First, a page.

IIRC many verbatim packages read lines one by one and typeset them directly without waiting for the end of the environment. Should we provide something like that? If I understand correctly, the purpose of combining b and v is to grab the environment verbatim (duh) and then process it somehow (e.g., apply formatting, line breaking, frame the whole thing, write to file, etc.) so I think that grabbing the entire environment is what we want, otherwise the entire thing could be set up as a normal environment with the verbatim catcode setting at the \begin part. Another issue is catcodes: it is actually not so convenient to get the lines in the same way as provided by \readlines, with ^^M at the end. I don't see right away what would be a good interface to make this customizable. Stupid idea, but what about putting everything in a seq variable, one item per line? It would be really easy to process it later in the code...
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wspr commented Jun 18, 2019

 If xparse were to provide any support here, I think it should be at quite a low level but with appropriate hooks to define more useful packages like fancyvrb. So if the environment handled the verbatim reading, and then wrapped each line in a macro pair like \xparse_verbatim_process_line_begin:w … \xparse_verbatim_process_line_end: With the idea these functions (by default no-op) would be defined appropriately by the code author. I don’t have much to say around implementation edge cases. I agree with Frank that nesting is probably unimportant, but handling things like \begin{verbatim} … \end{verbatim}foo varies between different approaches, and speed is probably of (some) concern.
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blefloch commented Jun 18, 2019

 Support for turning newlines or pairs of newlines to other things (like in Skillmon's code) could be done by an argument processor. The drawback is that it is more efficient to directly grab things with ^^M having catcode active and define it to whatever one wants. Perhaps for efficiency we should provide a separate set of commands for verbatim environments read line by line. \NewVerbatimEnvironment etc.
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Skillmon commented Jun 18, 2019

 @PhelypeOleinik would be easy enough to put it in a seq inside the environments code (\seq_set_split:Nxn \l_tmpa_seq { \char_generate:nn { 13 } { 12 } } { #1 }), no need to set this up as the default for the environment. I think providing a processor (or two, one that replaces all with a single tl, one that replaces multiple consecutive newlines with one tl, and single newlines with another tl) would be the best option.
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Skillmon commented Jun 18, 2019

 Prototypes of those processors could be something like the following: \documentclass[]{article} \usepackage{xparse} \ExplSyntaxOn \bool_new:N \l__xparse_is_in_bool \cs_new_protected:Npn \__xparse_replace_newline_loop:nnn #1 #2 #3 { \tl_if_in:NnTF \ProcessedArgument { #1 } { \bool_set_true:N \l__xparse_is_in_bool } { \bool_set_false:N \l__xparse_is_in_bool } \bool_while_do:nn { \l__xparse_is_in_bool } { \tl_replace_once:Nnn \ProcessedArgument { #1 } { #2 } #3 \tl_if_in:NnTF \ProcessedArgument { #1 } { \bool_set_true:N \l__xparse_is_in_bool } { \bool_set_false:N \l__xparse_is_in_bool } } } \cs_new_protected:Npx \ReplaceNewlineB #1 #2 #3 { \tl_set:Nn \exp_not:N \ProcessedArgument { #3 } \__xparse_replace_newline_loop:nnn { \char_generate:nn { 13 } { 12 } \char_generate:nn { 13 } { 12 } } { \exp_not:N \c__xparse_consecutive_newline_mark_tl } { \__xparse_replace_newline_loop:nnn { \exp_not:N \c__xparse_consecutive_newline_mark_tl \char_generate:nn { 13 } { 12 } } { \exp_not:N \c__xparse_consecutive_newline_mark_tl } {} \tl_replace_once:Nnn \exp_not:N \ProcessedArgument { \exp_not:N \c__xparse_consecutive_newline_mark_tl } { #2 } } \tl_replace_all:Nnn \exp_not:N \ProcessedArgument { \char_generate:nn { 13 } { 12 } } { #1 } } \cs_new_protected:Npx \ReplaceNewlineA #1 #2 { \tl_set:Nn \exp_not:N \ProcessedArgument { #2 } \tl_replace_all:Nnn \exp_not:N \ProcessedArgument { \char_generate:nn { 13 } { 12 } } { #1 } } \NewDocumentCommand \myvrbA { >{\ReplaceNewlineA{\\\null}}+v } { \group_begin: \ttfamily #1 \group_end: } \NewDocumentCommand \myvrbB { >{\ReplaceNewlineB{~}{\par}}+v } { \tl_rescan:nn {} { #1 } } \ExplSyntaxOff \begin{document} \myvrbA {this is verbatim material} \myvrbB {this is read verbatim but gets rescanned} \end{document}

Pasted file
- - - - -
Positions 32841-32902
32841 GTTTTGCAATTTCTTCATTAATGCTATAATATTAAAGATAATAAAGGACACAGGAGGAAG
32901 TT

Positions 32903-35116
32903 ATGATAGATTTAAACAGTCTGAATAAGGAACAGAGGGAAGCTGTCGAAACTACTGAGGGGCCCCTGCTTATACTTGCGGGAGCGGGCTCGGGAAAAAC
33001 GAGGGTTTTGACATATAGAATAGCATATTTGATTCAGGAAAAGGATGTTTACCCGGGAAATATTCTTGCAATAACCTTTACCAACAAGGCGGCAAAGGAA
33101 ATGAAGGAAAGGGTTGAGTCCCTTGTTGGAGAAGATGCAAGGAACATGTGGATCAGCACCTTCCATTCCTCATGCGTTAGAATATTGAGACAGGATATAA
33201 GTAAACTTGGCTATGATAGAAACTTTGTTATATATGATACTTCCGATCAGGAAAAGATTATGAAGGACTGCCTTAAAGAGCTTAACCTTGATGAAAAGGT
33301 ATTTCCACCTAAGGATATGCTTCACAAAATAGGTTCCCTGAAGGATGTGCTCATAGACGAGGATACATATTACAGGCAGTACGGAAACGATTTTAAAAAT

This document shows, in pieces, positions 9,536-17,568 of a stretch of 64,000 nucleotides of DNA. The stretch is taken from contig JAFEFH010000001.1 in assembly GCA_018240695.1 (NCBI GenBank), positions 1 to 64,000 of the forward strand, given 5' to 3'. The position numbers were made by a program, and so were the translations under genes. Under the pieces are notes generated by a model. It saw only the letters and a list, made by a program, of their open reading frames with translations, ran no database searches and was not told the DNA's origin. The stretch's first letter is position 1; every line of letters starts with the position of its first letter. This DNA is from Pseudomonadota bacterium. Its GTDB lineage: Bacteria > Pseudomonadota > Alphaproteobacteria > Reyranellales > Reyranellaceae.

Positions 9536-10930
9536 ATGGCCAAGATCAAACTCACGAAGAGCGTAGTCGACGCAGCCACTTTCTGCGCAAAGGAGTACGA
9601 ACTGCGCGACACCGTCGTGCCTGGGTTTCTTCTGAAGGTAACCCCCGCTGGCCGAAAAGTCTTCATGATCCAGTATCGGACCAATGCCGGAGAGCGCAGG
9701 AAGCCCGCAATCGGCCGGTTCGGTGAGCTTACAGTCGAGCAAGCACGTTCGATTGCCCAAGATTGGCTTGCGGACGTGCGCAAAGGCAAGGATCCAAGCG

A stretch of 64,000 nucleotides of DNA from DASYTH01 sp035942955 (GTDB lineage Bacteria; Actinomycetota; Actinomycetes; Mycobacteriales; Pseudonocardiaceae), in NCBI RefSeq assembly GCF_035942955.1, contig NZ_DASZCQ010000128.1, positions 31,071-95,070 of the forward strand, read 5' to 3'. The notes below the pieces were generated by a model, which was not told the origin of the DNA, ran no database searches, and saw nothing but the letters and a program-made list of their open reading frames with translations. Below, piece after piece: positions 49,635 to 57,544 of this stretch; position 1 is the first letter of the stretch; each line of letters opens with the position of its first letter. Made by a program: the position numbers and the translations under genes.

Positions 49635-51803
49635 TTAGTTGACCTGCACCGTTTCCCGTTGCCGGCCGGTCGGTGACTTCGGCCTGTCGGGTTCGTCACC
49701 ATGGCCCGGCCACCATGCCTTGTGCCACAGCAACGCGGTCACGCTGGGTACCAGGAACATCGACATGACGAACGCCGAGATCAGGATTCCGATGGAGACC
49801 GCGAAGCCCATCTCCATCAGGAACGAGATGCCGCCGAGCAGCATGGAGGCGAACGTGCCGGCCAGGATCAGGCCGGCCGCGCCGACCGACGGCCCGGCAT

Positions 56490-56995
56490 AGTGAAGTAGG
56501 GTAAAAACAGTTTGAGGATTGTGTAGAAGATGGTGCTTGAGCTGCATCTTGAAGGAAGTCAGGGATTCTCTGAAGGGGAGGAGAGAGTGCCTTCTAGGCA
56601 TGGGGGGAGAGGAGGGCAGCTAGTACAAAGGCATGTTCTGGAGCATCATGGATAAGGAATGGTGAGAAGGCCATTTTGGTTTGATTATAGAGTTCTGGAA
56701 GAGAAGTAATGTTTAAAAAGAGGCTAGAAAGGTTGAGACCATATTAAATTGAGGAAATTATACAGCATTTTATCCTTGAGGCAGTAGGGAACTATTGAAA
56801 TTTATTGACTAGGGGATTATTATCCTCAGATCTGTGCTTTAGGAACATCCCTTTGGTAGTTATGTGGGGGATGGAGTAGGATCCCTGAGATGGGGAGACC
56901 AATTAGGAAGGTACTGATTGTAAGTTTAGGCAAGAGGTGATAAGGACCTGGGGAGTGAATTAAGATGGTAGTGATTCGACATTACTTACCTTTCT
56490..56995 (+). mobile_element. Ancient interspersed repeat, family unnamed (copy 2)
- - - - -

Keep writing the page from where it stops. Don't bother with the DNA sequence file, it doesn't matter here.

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FrankMittelbach commented Jun 18, 2019

 Am 18.06.19 um 03:12 schrieb Will Robertson: If xparse were to provide any support here, I think it should be at quite a low level but with appropriate hooks to define more useful packages like fancyvrb. So if the environment handled the verbatim reading, and then wrapped each line in a macro pair like I don't really think that xparse should provide *any* low-level functionality targeted for programmers ... that belongs elsewhere. xparse is about providing document level interfaces not programmer-level i.e. if people use xparse top-level for internal code (as I do sometime see) then something is wrong imho